The results are presented in Table 6. Necessary corrections were made in comparison with the data (Rating, 2010). Namely, we excluded deceased persons (3) and those affiliated abroad (1) as well as in all organizations except NASU (18). Hence, only 78 persons with h > 12 without self-citations representing 25 Institutions were left in the list. Since we are not interested in names we indicate only affiliations. Only citation data for the period 1996—2010 were taken into account. Since citations of all articles and books written by persons involved were accounted for, older scientists including personal members are a priori in a more advantageous position.

Table 6. Number of personal members in the best NASU institutes and the best NASU scientists arranged by Hirsch index h according to Scopus database

(1 January 1996 — 1 December 2010)

Number of academicians working in the Institute/Number of academicians represented in the list Number of corresponding members working in the Institute/Number of corresponding members represented in the list Number of non-personal members represented in the list Total number of scientists represented in the list

Bogoliubov Institute of Theoretical Physics 2/1 2/1 9 11

Institute of Molecular Biology and Genetics 2/1 8/1 6 8

Institute of Physics 2/1 8/1 6 8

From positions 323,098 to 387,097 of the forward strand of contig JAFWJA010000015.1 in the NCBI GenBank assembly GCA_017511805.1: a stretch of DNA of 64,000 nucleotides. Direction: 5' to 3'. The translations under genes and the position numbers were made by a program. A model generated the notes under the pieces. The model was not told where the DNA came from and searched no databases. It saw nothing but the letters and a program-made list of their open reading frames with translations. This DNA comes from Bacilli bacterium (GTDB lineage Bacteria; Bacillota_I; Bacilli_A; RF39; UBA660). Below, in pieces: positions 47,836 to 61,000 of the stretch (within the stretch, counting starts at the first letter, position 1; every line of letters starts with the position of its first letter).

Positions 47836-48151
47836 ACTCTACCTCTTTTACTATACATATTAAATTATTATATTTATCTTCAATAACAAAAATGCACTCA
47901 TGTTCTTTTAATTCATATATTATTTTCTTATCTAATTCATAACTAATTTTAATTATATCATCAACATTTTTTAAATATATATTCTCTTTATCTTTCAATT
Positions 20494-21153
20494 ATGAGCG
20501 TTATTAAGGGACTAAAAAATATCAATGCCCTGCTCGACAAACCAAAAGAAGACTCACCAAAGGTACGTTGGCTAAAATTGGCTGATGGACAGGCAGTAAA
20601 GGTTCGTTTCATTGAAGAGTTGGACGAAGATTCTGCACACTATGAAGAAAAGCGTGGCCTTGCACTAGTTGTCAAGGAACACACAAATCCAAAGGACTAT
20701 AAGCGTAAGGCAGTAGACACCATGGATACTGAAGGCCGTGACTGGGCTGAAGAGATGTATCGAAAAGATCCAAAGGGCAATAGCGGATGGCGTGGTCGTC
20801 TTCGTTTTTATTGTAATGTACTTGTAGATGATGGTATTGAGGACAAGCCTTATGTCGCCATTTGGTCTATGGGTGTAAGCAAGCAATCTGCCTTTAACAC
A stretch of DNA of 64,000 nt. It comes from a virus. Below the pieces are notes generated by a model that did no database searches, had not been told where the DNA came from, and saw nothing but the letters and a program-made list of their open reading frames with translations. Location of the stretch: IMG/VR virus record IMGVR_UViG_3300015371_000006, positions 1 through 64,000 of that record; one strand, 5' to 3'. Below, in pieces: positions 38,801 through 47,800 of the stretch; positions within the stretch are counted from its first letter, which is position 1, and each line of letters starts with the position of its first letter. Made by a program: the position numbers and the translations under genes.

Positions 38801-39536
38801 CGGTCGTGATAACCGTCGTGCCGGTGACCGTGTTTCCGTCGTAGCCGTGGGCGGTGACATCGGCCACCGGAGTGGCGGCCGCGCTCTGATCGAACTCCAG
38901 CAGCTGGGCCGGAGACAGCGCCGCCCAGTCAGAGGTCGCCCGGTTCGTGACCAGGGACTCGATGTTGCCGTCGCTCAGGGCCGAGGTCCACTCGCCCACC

Central Astronomical Observatory 1/0 2/1 4 5

Institute of Magnetism 1/0 1/0 5 5

Bogomolets Institute of Physiology 1/1 1/0 3 4

National Scientific Centre “Kharkov Physical and Technical Institute” 4/0 5/0 4 4

Institute of Organic Chemistry 1/0 1/1 3 4

Verkin Physical and Technical Institute of Low Temperatures 8/1 6/0 3 4

Institute of Condensed System Physics 1/0 3/1 3 4

Kurdyumov Institute of Metal Physics 2/0 5/1 2 3

Frantsevich Institute of Materials Science 4/0 5/2 1 3

Palladin Institute of Biochemistry 1/0 3/0 2 2

Ovcharenko Institute of Biocolloidal Chemistry 0/0 0/0 2 2

Institute of Bioor-ganic Chemistry and Oil Chemistry 1/1 0/0 0 1

Lytvynenko Institute of Physical Organic Chemistry and Coal Chemistry 0/0 0/0 1 1

Scientific and Technological Complex “Institute of Single Crystals” 3/0 1/0 1 1

Tymoshenko Institute of Mechanics 4/1 3/0 0 1

Institute of Nuclear Studies 1/0 4/0 1 1

Institute of Mathematics 7/0 7/0 1 1

Kavetskii Institute of Experimental Patology, Onclology, and Radiobiology 1/0 0/0 1 1

Radio-Astronomical Institute 3/0 2/0 1 1

Chuiko Institute of Surface Chemistry 0/0 1/0 1 1

Institute of Cell Biology 0/0 2/1 0 1

Institute of Chemistry of High-Molecular compounds 1/0 1/0 1 1

In total 51/7 71/10 61 78